Astrophotographers Harun Mahmedinovic and Gavin Heffernan will speak and show their timelapse documentary Skyglow.

This event is free and hosted by CMU Physics and Astronomy Club.
In collaboration with Pittsburgh Chapter of International Dark-Sky Association.

Clip from the movie.



Gaia is a perfect halo explorer. It makes up for a relatively shallow depth with an array of features not available to other surveys/telescopes. These include stable photometry, impeccable star/galaxy separation and resilience to artefacts, not to forget the temporal sampling. In this talk, amongst other things, I will show that in terms of detection of low surface-brightness sub-structure in the halo of the Milky Way, Gaia DR1 has capabilities that are comparable to the of large sky surveys that reach 2-3 magnitudes deeper. Moreover, by using the Gaia DR1 data to recalibrate the SDSS astrometry, we have now built an unprecedented proper motion catalogue with the quality similar to that expected for the Gaia's DR2.

About the Speaker

Dark matter remains a profound mystery at the intersection of particle physics, astrophysics and cosmology. While searches have made significant progress, particularly for dark matter in the form of Weakly Interacting Massive Particles (WIMPs), dark matter has so far been observed solely through its gravitational effects. After surveying the cosmological and astrophysical underpinnings of dark matter, Akerib will discuss the experimental challenges of reaching the required level of sensitivity and background rejection when searching for WIMPs, which are being addressed in the LUX and LUX-ZEPLIN (LZ) experiments. LUX, the Large Underground Xenon experiment, used 250 kg of liquefied xenon as a WIMP target. In the coming years, LZ, the next generation experiment with a 7-ton target, will be installed in LUX’s place in the former Homestake gold mine in South Dakota. Akerib will report on the LUX results, building LZ and conquering the technical challenges along the way.

Dan Akerib joined Stanford in 2014 after serving as a faculty member at Case Western Reserve University for 18 years. He earned his bachelor’s degree from the University of Chicago and his doctoral degree from Princeton University. He completed post-doctoral appointments at Caltech and the University of California, Berkeley. Currently a professor of particle physics and astrophysics at Stanford University and the SLAC National Accelerator Laboratory, Akerib has been searching for dark matter since 1990. He co-leads SLAC’s liquid nobles group, which is a key participant in the LUX-ZEPLIN dark matter search.

Hosted by Carnegie Mellon’s McWilliams Center for Cosmology, will be geared towards a general audience and is free and open to the public. This is the fifth in a series of public lectures on cosmology funded by Carnegie Mellon alumni Fred Bennett (S’86) and Bruce McWilliams (S’78, ’81).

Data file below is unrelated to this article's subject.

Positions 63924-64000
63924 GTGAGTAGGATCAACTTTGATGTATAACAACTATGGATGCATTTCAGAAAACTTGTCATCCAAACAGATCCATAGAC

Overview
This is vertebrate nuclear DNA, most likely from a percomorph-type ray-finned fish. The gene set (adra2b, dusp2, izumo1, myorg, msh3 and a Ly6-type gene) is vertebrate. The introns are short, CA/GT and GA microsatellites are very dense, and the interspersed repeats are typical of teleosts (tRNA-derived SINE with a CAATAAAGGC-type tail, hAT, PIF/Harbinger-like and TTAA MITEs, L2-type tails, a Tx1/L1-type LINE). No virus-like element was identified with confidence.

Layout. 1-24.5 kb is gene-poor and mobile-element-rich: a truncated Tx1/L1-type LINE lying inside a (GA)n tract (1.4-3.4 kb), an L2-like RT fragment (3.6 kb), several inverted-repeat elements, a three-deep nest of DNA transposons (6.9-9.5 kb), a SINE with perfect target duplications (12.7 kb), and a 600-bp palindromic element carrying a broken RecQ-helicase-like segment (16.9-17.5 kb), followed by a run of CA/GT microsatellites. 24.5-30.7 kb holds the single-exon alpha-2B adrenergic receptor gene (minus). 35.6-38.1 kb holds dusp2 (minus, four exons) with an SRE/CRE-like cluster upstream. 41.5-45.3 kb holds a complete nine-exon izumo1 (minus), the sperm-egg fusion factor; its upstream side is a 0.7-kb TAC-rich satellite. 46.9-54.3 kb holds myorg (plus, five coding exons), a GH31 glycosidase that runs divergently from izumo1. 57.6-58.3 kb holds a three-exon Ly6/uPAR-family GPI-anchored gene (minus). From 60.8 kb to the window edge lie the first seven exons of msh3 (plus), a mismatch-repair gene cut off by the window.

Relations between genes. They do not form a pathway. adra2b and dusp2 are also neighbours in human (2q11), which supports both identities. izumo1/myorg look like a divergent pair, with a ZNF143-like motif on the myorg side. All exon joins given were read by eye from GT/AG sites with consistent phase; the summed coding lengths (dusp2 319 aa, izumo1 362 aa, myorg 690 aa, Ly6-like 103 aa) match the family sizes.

Neutrinos were produced in the early universe and leave an imprint in the distribution of matter and radiation in the cosmos. Cosmic microwave background experiments are particularly sensitive to the presence of sterile neutrinos, while galaxy surveys are affected by neutrino mass. After describing the physics behind these signatures, I present constraints from the CMB and results released on August 3 from the largest current galaxy survey, the Dark Energy Survey.

About the Speaker

This year marks the 60th anniversary of the publication Synthesis of the Elements in Stars, known as B2FH by the authors Burbage, Burbage, Fowler and Hoyle. A combination of new astronomical observations, improved nuclear data, and more realistic astrophysical modeling has revealed the origins of the elements heavier than iron to be more complicated than envisioned by B2FH. The synthesis of elements ranging between iron and tin is particularly nuanced, with many astrophysical sites likely contributing. I will review how our understanding has evolved in recent years, highlight some of the major questions still unresolved 60 years after B2FH, and focus on some measurements of nuclear data that are important for advancing our understanding of the origins of elements ranging from iron to tin.

About the Speaker

There is very little in life about which we are absolutely certain; maybe, only death and taxes as the saying goes. Moreover, the world is replete with things that seem to happen for no discernible reason. Indeed, physicists insist that at its core the world is intrinsically random. Given the ubiquity of uncertainty and randomness, it is not surprising that mathematicians and philosophers have tried, over the centuries, to make sense of both. The key idea, which everyone seems to accept, is that probability is somehow related to uncertainty and randomness. Beyond that views diverge.